Postgres 16: Logical decoding on standbys
In E66 of “5mins of Postgres” we're talking about logical decoding on a standby in Postgres 16, which allows us to keep following the logical replication stream whilst a failover happens. We’ll also touch upon the new pg_log_standby_snapshot function.
Let's jump right in!
This is a blog post by Bertrand from the AWS Postgres Contributors team. In this blog post, he describes a feature that he co-authored in Postgres 16.
Before we jump into this I'm going to point out that this feature has been worked on for a long time. Back in 2018, Andres Freund started a thread about minimal logical decoding on standby, which aimed to achieve what now in Postgres 16 is reality.
Now, shortly before the feature freeze for Postgres 16, this feature was pushed. "Pushed" means this is in Postgres 16 as of right now, but because Postgres 16 still will undergo multiple months of testing, there is of course a small risk that this won't make it, but I think chances are good.
What Bertrand describes in his blog post is how this new feature works and how you can benefit from it.
First of all, before this commit, when you tried to create a logical replication slot on a standby server in Postgres, Postgres would actually give you an error and say
logical decoding can not be used while in recovery.
Logical decoding, just to be clear, is what's used underneath the hood of logical replication and what also often powers other processes that extract data from Postgres, for example to use in the application, or when you're doing transfers to other systems.
With the change in Postgres 16, when you're on a standby, you can actually create a logical replication slot. There are a few mechanics around this that make this work slightly differently than if you were creating a logical replication slot on the primary.
Most importantly, you might be waiting a little bit longer for the slot to actually be created. To speed that up, you can run the new
pg_log_standby_snapshot function on the primary. What this does behind the scenes is that it produces a special WAL record that is required on the secondary. There's a whole other story around this if you really want to dive deep.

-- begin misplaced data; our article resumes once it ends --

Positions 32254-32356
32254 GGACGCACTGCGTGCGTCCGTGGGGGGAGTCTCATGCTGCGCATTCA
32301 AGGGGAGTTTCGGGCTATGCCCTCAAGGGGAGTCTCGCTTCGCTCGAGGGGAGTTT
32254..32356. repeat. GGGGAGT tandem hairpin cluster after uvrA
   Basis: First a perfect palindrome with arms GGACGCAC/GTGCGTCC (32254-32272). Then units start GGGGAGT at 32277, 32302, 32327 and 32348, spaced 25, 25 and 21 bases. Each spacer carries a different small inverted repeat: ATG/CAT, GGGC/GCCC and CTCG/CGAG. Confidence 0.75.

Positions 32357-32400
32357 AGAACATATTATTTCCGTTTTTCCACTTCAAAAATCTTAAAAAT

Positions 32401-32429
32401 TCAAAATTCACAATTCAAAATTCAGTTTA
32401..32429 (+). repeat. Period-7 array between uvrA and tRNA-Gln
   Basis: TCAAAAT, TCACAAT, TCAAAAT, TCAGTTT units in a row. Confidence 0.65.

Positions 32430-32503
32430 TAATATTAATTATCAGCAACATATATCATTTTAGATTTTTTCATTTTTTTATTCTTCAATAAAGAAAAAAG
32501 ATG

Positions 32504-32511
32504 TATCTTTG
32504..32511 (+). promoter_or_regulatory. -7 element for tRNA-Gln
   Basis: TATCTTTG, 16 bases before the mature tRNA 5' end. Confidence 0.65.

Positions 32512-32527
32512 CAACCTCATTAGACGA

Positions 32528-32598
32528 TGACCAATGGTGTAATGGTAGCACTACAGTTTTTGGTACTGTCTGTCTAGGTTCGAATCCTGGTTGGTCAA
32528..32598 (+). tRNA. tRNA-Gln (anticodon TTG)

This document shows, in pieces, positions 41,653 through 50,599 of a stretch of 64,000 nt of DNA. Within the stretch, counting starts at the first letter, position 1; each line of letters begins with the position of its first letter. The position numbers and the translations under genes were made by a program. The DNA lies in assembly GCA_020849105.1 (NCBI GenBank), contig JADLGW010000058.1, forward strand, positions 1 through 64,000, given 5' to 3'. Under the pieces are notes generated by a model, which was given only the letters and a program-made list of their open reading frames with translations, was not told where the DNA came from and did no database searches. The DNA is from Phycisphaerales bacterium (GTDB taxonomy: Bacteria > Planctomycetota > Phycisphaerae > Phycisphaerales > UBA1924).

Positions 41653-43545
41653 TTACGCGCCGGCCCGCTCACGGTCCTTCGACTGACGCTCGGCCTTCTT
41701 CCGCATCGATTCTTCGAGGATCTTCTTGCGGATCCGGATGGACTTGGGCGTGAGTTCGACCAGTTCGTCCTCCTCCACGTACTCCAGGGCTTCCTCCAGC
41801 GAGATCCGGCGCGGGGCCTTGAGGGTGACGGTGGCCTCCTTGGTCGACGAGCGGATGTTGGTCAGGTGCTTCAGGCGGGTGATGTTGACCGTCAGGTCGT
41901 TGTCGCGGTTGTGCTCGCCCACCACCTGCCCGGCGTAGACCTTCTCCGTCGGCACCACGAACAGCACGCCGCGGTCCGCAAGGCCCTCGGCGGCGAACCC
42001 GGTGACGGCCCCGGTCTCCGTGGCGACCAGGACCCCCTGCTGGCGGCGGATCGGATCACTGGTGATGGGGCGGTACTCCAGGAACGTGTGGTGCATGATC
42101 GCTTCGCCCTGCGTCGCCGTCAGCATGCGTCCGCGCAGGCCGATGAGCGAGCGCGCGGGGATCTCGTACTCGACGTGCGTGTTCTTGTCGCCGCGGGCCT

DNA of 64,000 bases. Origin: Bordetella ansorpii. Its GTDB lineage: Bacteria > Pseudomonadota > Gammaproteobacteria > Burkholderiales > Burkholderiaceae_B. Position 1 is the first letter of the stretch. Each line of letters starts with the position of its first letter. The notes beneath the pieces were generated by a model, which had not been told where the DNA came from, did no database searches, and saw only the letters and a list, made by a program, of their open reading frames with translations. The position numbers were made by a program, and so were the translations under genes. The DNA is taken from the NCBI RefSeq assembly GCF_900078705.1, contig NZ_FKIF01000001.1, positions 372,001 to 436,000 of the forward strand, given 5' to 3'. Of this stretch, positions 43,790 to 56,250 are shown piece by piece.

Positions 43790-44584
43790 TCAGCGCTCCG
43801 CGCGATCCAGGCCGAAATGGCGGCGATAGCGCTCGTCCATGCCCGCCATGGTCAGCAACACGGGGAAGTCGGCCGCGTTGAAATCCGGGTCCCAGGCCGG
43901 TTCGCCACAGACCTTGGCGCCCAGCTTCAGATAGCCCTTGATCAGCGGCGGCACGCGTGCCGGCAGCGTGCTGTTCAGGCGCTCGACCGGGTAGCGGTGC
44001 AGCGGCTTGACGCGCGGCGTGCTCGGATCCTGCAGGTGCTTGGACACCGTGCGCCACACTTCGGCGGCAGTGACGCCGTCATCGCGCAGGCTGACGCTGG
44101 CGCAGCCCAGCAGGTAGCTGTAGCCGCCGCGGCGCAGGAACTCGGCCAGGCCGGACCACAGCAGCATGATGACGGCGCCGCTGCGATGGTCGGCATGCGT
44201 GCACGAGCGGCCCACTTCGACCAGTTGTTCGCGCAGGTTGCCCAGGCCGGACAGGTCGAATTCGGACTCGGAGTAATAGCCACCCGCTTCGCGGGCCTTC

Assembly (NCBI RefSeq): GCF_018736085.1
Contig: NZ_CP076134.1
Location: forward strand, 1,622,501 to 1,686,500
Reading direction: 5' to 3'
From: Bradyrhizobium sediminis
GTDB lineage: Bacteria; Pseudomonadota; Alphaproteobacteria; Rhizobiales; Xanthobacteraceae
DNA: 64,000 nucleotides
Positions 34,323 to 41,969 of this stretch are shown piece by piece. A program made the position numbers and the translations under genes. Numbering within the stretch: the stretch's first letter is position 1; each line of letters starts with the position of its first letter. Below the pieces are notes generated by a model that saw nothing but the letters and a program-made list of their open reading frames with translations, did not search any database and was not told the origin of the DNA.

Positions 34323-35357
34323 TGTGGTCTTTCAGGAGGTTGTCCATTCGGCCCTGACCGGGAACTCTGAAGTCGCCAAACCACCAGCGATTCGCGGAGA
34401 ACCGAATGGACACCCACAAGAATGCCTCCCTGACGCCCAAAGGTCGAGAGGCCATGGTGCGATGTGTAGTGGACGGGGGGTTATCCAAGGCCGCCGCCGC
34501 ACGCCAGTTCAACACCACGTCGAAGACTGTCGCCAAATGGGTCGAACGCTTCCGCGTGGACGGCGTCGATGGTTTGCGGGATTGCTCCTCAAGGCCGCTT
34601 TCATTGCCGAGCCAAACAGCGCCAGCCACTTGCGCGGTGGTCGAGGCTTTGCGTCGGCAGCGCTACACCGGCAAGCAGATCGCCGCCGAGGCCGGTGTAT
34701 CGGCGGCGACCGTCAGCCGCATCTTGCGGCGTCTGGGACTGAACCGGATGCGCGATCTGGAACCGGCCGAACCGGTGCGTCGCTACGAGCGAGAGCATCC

But the point is, if you're seeing yourself wait a long time on the logical replication slot to be created, call this function to speed it up on the primary.
If you're seeing yourself wait a long time on the logical replication slot to be created, call this function to speed it up on the primary.
Let's take a look at Betrand’s example: We have a table called
bdt that just has a single column. We can see the logical decoding message
INSERT, we can see the data that was being inserted. This is fairly standard, but what is special about this is that you're running all of this whilst you're on a standby.
Now, the really awesome thing about this is that you can use this whilst the standby gets promoted. Let's say you run the
pg_recvlogical command, which outputs the replication stream in a separate process. Now, let's say you're promoting the standby to be the new primary. And what's amazing is that you could actually observe that the
pg_recvlogical process has not been interrupted. It can keep following the logical replication stream whilst the failover happens.
Second, in the newly promoted primary, we can now insert data and you can see that the
pg_recvlogical process that was reading the replication stream seamlessly got that data.
You can imagine that if they're subscribers, they can keep having an open connection to the standby and if the standby gets promoted, they can seamlessly follow without having to worry about reset connections or making any other changes.
There's one more thing to note here: This doesn't just apply to decoding, but also to logical replication! You create a table, and then it's important to note that you would have to create the publication on the primary because publications in Postgres are catalog objects, you couldn't create those on the secondary. Then you create a subscription, but instead of getting an error, you will now simply get
created replication slot – and it will just work!
I think this really enables a lot of new things in Postgres because previously logical decoding could become a bottleneck. You can imagine everything needing to happen on the primary means that actually reading the WAL for logical decoding and all that work had to happen on the primary, puts a limit to how much decoding you can do. Also, just the fact that this can seamlessly follow failovers will enable more resilient architectures that rely on logical replication or logical decoding throughout how they're built.
There are a few things to understand in certain conditions. Most importantly, if you're running
hot_standby_feedback off, this will actually be a situation where there is a higher chance of certain conflict scenarios where ultimately the replication slots on the standby would be invalidated.
Just be aware that in some cases you might see slots being invalidated. It’s important to be able to check for that and to actually respond to that.
All in all, a really important building block for more sophisticated architectures that rely on Postgres, and I look forward to using it in Postgres 16.